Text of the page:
Last week, ten single-use plastic (SUP) products including straws, cutlery and cotton buds were banned in the EU, with the measure coming into effect on Saturday 3rd July. Biodegradable alternatives for these items are anticipated to come into circulation instead.
Polystyrene food containers and plastic bags have previously been barred from use as well, with this move being introduced in 2019 as part of the bloc’s Single-Use Plastics Directive. Other restrictions under the EU’s crackdown on plastic include plastic producers having to fund clean-up initiatives of their products, as well as promote and improve education about the harmful effects of these items.
While the measures will be implemented differently in each member country, each will be working towards the common goal of making SUPs a thing of the past. Currently, these plastics represent 70% of all total marine waste in the EU, and it is hoped that the ban will significantly reduce the problem, as well as create a circular economy model in Europe – with all plastic either being biodegradable or reusable by 2030.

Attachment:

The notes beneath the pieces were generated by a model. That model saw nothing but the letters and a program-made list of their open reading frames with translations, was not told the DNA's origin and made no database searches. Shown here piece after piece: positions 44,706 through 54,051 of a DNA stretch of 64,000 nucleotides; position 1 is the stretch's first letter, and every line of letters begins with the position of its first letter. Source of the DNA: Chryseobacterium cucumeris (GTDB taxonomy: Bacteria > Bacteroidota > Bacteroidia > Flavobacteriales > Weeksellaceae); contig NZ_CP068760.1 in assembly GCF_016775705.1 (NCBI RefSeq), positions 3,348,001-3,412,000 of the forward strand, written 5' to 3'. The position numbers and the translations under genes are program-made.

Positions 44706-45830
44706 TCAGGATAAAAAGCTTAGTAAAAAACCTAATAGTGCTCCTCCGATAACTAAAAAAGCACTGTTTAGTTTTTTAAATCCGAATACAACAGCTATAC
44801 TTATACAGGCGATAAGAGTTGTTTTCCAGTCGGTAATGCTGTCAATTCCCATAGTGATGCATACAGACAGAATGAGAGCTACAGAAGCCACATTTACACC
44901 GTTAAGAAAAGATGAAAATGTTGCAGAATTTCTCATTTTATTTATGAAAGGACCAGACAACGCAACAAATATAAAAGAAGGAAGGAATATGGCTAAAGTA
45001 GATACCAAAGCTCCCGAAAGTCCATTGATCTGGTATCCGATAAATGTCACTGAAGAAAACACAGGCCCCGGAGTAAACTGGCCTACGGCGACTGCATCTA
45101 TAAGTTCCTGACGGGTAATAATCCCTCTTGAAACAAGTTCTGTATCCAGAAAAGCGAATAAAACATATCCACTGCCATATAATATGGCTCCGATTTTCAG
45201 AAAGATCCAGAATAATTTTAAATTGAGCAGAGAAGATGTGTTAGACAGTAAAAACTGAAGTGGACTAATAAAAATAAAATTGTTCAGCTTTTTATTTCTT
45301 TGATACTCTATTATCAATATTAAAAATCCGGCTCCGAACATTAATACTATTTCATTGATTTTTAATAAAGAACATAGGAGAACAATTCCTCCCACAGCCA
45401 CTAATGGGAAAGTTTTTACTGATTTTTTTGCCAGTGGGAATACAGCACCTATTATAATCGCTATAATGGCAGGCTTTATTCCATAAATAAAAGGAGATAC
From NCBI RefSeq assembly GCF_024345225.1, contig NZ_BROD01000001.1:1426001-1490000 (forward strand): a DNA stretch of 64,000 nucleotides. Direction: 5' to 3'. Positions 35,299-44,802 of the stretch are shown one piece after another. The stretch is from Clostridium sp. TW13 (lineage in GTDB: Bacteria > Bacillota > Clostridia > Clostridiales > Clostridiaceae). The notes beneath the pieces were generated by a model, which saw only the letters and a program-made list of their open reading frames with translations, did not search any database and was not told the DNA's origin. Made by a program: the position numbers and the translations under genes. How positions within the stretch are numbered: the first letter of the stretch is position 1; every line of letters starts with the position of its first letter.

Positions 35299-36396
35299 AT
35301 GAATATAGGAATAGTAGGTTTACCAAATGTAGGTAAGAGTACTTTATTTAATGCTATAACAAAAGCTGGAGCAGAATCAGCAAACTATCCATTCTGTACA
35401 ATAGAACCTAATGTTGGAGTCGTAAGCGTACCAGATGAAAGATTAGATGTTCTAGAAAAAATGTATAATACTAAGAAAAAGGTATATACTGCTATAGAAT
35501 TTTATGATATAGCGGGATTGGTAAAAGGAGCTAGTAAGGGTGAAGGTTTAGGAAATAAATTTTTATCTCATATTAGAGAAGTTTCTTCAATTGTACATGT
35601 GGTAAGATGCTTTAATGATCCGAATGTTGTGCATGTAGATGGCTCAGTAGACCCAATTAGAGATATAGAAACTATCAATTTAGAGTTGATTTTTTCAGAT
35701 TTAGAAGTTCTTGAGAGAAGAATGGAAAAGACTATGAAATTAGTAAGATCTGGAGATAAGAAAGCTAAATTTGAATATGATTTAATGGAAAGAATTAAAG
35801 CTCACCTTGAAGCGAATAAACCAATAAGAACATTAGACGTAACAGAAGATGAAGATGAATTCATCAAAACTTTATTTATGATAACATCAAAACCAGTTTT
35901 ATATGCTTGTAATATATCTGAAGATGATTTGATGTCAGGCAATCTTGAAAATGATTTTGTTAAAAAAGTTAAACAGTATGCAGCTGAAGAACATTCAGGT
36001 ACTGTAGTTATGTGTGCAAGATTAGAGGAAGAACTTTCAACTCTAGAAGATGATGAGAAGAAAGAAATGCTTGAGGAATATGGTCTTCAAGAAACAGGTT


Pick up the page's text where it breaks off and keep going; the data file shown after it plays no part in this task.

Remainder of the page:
In a statement, the objective of the EU Directive was said to be “to prevent and reduce the impact of certain plastic products on the environment, in particular the aquatic environment, and on human health, as well as to promote the transition to a circular economy with innovative and sustainable business models, products and materials”
On the EU’s plastics policies, Lead MEP Frédérique Ries said: “This legislation will reduce the environmental damage bill by €22 billion – the estimated cost of plastic pollution in Europe until 2030.”
“Europe now has a legislative model to defend and promote at international level, given the global nature of the issue of marine pollution involving plastics,” he adds. “This is essential for the planet.”
Further measures to reduce and eliminate SUPs are anticipated in the next few years, as alternative plastic solutions gain commercial momentum. A 90% collection target has also been set for plastic bottles by 2029, as well as a minimum of 25% recycled content in plastic bottles by 2025, and 30% by 2030.